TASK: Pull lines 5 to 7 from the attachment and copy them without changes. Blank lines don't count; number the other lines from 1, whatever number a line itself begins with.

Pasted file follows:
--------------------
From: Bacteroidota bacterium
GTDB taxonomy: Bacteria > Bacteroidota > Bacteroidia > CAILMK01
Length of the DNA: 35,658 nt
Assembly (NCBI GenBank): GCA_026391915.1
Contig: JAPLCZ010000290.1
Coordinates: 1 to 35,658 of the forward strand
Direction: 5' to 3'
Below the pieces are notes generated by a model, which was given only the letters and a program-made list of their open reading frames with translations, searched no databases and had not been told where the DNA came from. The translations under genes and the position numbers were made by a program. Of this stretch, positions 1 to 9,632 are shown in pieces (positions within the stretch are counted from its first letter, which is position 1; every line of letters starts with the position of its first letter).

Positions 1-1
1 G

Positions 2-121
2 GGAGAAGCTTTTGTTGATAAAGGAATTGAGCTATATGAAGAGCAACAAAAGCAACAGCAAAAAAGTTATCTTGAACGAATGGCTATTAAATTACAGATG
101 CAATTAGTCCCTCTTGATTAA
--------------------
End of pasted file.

Contig: JAPLCZ010000290.1
Coordinates: 1 to 35,658 of the forward strand
Direction: 5' to 3'